>
> It seems to be not clear. For example, test the files contained in the 
> .zip file in https://issues.apache.org/ooo/attachment.cgi?id=81841
>
> Internet Explorer has marker-start and two marker-mid on point (40|20) 
> in case B, but only marker-start and one marker-mid in case A. It 
> might paint the marker of the second subpath identical to the end of 
> the first subpath, on top of each other; not able to rule it out only 
> from view.
This appears to match the spec and the description I gave above. Except 
that although it would seem to make sense in case A to just draw one 
marker mid for the endpoint of the first subpath and the first point of 
the second subpath, I do not think the spec really supports this view.
> Seamonkey too has 1+2 markers in case B and 1+1 markers in case A. But 
> it draws the marker-start different from Internet Explorer.
Assuming it does the same as Firefox (align the marker-start as if the 
path was not closed), this seems to go against the spec. The spec is 
pretty explicit about the orientation of marker-start in the face of 
closed subpaths (it actually goes through the trouble of saying "In *all 
*cases for closed subpaths ...", emphasis added).
> Inkscape shows 1+2 markers in both cases with identical orientations,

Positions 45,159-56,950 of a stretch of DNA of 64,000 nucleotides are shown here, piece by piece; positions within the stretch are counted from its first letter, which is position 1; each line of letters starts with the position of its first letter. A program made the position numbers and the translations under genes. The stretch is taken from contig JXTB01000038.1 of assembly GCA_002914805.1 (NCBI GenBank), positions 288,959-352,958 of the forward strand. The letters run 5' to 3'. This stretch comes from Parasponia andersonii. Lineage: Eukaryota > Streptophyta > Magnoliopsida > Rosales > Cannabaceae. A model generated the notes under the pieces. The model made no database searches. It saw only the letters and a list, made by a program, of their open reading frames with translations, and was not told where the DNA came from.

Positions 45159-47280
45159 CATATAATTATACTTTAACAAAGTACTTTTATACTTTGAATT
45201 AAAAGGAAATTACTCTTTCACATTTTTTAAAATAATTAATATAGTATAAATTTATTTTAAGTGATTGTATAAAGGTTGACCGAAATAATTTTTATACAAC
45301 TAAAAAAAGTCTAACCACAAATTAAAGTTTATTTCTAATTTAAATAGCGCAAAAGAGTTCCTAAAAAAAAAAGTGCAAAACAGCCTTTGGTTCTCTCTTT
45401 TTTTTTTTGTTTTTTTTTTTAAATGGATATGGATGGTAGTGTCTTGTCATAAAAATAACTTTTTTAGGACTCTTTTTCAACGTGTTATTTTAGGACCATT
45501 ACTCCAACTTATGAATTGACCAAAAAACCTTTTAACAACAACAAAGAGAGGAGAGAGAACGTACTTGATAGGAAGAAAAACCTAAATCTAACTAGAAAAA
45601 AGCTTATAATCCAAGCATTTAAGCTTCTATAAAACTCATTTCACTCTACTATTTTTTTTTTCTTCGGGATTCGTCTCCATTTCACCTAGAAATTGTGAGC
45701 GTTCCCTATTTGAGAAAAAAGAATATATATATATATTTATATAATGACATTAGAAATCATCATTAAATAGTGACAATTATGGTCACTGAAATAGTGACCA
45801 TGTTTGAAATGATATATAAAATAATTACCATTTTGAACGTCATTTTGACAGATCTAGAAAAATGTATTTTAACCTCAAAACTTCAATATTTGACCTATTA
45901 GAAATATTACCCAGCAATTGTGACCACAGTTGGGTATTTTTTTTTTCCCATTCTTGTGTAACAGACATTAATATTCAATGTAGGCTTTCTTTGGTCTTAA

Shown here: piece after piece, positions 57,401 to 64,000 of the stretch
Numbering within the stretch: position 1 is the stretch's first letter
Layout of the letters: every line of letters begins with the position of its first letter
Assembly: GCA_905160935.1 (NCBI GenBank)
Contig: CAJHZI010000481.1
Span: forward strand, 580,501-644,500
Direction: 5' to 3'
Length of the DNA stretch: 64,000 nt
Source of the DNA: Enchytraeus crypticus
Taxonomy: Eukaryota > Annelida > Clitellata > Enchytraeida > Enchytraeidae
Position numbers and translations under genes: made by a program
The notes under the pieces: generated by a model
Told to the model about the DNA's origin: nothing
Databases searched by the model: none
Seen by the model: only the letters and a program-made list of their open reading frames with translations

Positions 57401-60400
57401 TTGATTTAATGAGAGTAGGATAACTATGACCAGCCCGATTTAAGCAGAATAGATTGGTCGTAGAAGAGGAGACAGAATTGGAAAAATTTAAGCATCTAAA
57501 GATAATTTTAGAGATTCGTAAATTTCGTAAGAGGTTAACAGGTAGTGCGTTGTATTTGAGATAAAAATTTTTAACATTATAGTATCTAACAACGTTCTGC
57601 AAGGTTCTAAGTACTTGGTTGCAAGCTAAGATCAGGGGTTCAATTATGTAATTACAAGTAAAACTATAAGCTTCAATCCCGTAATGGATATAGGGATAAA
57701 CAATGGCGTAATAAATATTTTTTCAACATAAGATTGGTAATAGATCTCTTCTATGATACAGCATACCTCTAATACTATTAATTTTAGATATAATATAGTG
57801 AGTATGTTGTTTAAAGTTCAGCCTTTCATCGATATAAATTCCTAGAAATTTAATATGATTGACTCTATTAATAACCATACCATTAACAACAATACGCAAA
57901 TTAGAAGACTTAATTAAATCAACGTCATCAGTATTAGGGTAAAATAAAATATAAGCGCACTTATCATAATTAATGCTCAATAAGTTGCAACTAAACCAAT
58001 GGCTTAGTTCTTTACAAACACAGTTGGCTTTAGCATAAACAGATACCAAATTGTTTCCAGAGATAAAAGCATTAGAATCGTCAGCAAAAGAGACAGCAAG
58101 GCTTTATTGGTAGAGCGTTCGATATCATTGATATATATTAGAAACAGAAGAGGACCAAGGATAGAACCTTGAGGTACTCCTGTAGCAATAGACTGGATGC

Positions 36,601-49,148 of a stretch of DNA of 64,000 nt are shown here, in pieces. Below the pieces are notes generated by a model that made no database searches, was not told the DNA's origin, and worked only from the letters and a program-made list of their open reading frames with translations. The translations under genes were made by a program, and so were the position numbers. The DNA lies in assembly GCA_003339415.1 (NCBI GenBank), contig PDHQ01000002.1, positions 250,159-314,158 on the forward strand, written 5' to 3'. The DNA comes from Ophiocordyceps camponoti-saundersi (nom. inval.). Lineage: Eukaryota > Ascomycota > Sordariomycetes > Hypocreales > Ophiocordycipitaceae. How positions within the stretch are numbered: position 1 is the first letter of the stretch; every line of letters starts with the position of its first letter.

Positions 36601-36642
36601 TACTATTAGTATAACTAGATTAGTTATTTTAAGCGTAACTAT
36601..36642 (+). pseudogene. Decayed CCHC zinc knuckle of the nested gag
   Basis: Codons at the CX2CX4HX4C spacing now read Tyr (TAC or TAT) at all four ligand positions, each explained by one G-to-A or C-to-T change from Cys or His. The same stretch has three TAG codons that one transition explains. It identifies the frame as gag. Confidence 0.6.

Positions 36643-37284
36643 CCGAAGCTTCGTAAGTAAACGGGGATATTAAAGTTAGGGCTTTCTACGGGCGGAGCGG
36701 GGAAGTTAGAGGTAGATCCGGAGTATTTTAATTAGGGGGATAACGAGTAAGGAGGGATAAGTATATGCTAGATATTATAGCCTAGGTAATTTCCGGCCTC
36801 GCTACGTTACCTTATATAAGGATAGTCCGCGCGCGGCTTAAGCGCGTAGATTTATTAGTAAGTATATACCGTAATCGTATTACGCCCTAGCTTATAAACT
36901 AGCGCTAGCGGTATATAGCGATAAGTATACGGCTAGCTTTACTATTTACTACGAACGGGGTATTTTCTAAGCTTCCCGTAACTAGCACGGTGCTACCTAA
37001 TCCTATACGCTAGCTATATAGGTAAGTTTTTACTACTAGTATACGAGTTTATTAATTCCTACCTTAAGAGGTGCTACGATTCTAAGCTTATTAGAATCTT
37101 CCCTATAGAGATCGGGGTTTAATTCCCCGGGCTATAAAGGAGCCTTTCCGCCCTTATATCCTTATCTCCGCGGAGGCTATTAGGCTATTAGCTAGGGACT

> which I think is wrong because of the explicit rule in section 11.6.2.
Inkscape's rendering of markers is (unfortunately) fairly broken. In 
fact, even without the fact that we appear not to take closed paths into 
account, we would probably have some issues with differentiating between 
case A and B.
> Chrome has 1+2 markers in both cases, but orientations are different 
> from the other implementations. That both cases are identical, seem 
> wrong to me, same as for Inkscape.
To be honest, I have no idea what Chrome is doing to get these 
orientations, but I agree that it does not seem to match the spec.
>> Not sure about linecaps/-joins, but I hope the above will at least
>> provide a bit more insight. I would follow the references given above
>> and have a careful look yourself, there are quite a few corner cases and
>> exceptions. (Be sure to also have a look at the 'path' element
>> implementation notes: section F.5.)
> If reading the spec gave an unambiguous solution, there would not be 
> so many different implementations.
You might think so, but as demonstrated above, that does not appear to 
be the case (at least for markers, I have not looked at line joins yet, 
as I'm less familiar with that part of the spec). It is just a horribly 
complicated and unintuitive part of the spec (with all due respect to 
those who wrote it, as this stuff is simply quite difficult to do well, 
and there were probably all sorts of conflicting requirements and so 
on). Also, this part of the spec does get exercised less than some of 
the other parts, which means that bugs take longer to get noticed. And 
this is all sort of self-reinforcing (because the implementations differ 
it gets used less and it takes longer to fix things, so it gets used 
less, priorities become lower, etc., etc.), leading to the marker mess 
we have today. So thank you for taking the time to get to the bottom of 
this.
Received on Monday, 4 November 2013 09:47:52 UTC